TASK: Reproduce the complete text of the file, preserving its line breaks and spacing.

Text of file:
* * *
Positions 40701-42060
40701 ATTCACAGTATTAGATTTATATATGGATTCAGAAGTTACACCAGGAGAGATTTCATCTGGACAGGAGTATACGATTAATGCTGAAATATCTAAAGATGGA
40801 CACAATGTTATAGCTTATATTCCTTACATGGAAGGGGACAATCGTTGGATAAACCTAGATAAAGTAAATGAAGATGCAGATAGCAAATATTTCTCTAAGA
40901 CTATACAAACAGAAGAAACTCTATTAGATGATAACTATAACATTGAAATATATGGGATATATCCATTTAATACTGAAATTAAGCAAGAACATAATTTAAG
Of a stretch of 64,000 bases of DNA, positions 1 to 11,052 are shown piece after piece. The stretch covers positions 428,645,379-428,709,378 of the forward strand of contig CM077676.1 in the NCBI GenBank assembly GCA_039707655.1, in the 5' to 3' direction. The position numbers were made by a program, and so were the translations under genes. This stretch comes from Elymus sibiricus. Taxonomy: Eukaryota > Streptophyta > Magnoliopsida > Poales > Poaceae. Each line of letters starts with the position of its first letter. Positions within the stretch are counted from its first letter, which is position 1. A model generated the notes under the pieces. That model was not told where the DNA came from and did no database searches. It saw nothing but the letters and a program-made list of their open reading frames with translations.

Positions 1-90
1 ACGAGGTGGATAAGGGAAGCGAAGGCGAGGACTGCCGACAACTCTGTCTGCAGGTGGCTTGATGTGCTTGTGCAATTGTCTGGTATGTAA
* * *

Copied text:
Positions 40701-42060
40701 ATTCACAGTATTAGATTTATATATGGATTCAGAAGTTACACCAGGAGAGATTTCATCTGGACAGGAGTATACGATTAATGCTGAAATATCTAAAGATGGA
40801 CACAATGTTATAGCTTATATTCCTTACATGGAAGGGGACAATCGTTGGATAAACCTAGATAAAGTAAATGAAGATGCAGATAGCAAATATTTCTCTAAGA
40901 CTATACAAACAGAAGAAACTCTATTAGATGATAACTATAACATTGAAATATATGGGATATATCCATTTAATACTGAAATTAAGCAAGAACATAATTTAAG
Of a stretch of 64,000 bases of DNA, positions 1 to 11,052 are shown piece after piece. The stretch covers positions 428,645,379-428,709,378 of the forward strand of contig CM077676.1 in the NCBI GenBank assembly GCA_039707655.1, in the 5' to 3' direction. The position numbers were made by a program, and so were the translations under genes. This stretch comes from Elymus sibiricus. Taxonomy: Eukaryota > Streptophyta > Magnoliopsida > Poales > Poaceae. Each line of letters starts with the position of its first letter. Positions within the stretch are counted from its first letter, which is position 1. A model generated the notes under the pieces. That model was not told where the DNA came from and did no database searches. It saw nothing but the letters and a program-made list of their open reading frames with translations.

Positions 1-90
1 ACGAGGTGGATAAGGGAAGCGAAGGCGAGGACTGCCGACAACTCTGTCTGCAGGTGGCTTGATGTGCTTGTGCAATTGTCTGGTATGTAA